A primary school in Rathfarnham is currently trialling a new policy which means no homework for students.
My son arrived home from school yesterday with the biggest grin on his face. He was literally shaking with excitement because he got his “first-time homework”. He couldn’t wait to sit down and show myself and his father what homework he had been assigned.
While it was completely adorable, myself and my husband had a little giggle about the fact that this enthusiasm for homework would very likely disappear throughout his schooling.
Homework is quite a contentious issue. School teachers will often reiterate the importance of having a positive attitude towards homework as a parent. If parents are filled with dread at the prospect of nightly work, then how on earth are children supposed to approach it with an attitude that is different.
It does make sense. As parents, we are encouraged to be proactive and invested in what many teachers feel is an important part of a child’s education. In many ways, homework is considered to be the link between home and school.
As it turns out, a lot of teachers and parents strongly disagree with homework for a plethora of different reasons. Many parents feel that the school day is long enough for their children and homework leads to their child feeling exhausted and anxious.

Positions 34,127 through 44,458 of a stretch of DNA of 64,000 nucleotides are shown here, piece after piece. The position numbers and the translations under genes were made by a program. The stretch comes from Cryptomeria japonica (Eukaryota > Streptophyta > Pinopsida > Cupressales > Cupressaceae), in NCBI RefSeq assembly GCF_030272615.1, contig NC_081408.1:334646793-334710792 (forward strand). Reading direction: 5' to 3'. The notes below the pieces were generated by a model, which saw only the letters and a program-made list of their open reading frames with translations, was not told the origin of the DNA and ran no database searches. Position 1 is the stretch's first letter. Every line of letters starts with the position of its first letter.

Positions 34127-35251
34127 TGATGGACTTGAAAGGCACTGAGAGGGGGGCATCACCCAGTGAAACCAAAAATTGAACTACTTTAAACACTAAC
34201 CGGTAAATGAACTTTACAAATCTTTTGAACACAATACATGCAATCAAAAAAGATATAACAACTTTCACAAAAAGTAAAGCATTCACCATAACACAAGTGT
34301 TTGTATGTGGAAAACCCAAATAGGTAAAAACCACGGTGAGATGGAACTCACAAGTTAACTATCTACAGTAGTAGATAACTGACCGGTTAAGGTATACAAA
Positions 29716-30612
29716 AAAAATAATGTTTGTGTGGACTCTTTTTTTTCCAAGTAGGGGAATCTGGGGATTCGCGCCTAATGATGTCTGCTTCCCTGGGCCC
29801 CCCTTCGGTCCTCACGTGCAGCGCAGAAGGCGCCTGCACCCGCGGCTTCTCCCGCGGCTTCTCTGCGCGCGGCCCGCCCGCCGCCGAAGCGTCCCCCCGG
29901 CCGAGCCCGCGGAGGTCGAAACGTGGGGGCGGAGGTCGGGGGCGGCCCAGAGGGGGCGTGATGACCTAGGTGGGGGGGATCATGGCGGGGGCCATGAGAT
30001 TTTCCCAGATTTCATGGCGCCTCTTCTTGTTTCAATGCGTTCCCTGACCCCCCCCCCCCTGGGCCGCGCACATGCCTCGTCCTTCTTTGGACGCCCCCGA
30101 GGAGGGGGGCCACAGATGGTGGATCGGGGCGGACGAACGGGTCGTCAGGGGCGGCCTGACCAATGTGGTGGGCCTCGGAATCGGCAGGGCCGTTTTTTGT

Other parents feel as though it puts too much pressure on a child (and their parents) and all of these things can lead to a negative attitude towards learning in general. Whatever your stance, it is very likely that this evening your child will be sitting down to homework that must be completed or there are consequences of some kind.
We learned from Jen Hogan's informative piece that one Dublin school have made the brave decision to make their own rules when it comes to homework. Jen has become synonymous with approaching a change in homework policies in Irish schools. At Loreto Primary School in Rathfarnham, there is a no homework policy in place.
The school decided to trial this policy due to the huge levels of stress that homework appeared to be causing for the pupils, their parents and indeed, their teachers. Every class, except for sixth class, leave the formal learning at the classroom door when they finish each school day.
The school principal, Sr Maria Hyland, believes that the purpose of learning is to create possibilities to invent and discover. In her experience, homework was leading to a lot of time wasted.
She listed time management and logistic issues such as taking home the wrong school books as some of the obstacles that homework was inducing.
In response to this, the school have decided to try to combat the issue by moving away from homework altogether. Maria feels that it is more beneficial for children to have an opportunity to recharge their batteries and explore something that interests them when they are at home.
The reaction from parents has been extremely positive. Many were consulting parent WhatsApp groups weekly to ensure that they were approaching homework the right way so this is eliminating stress across the board.
The pupils of the school have reacted positively too, and it has had a positive effect on time management within the classrooms as it has allowed for more teacher-pupil contact.
Parents have reported that without the stress of homework, there is now time in the evening to properly catch up with their child and enjoy other activities such as books and boardgames.
Another important factor is a possible rise in children’s self-esteem as many parents found it very difficult to negotiate those times were homework was being done “incorrectly” and mistakes were being made.
Happier pupils, parents, teachers and families – seems like a bit of a no-brainer?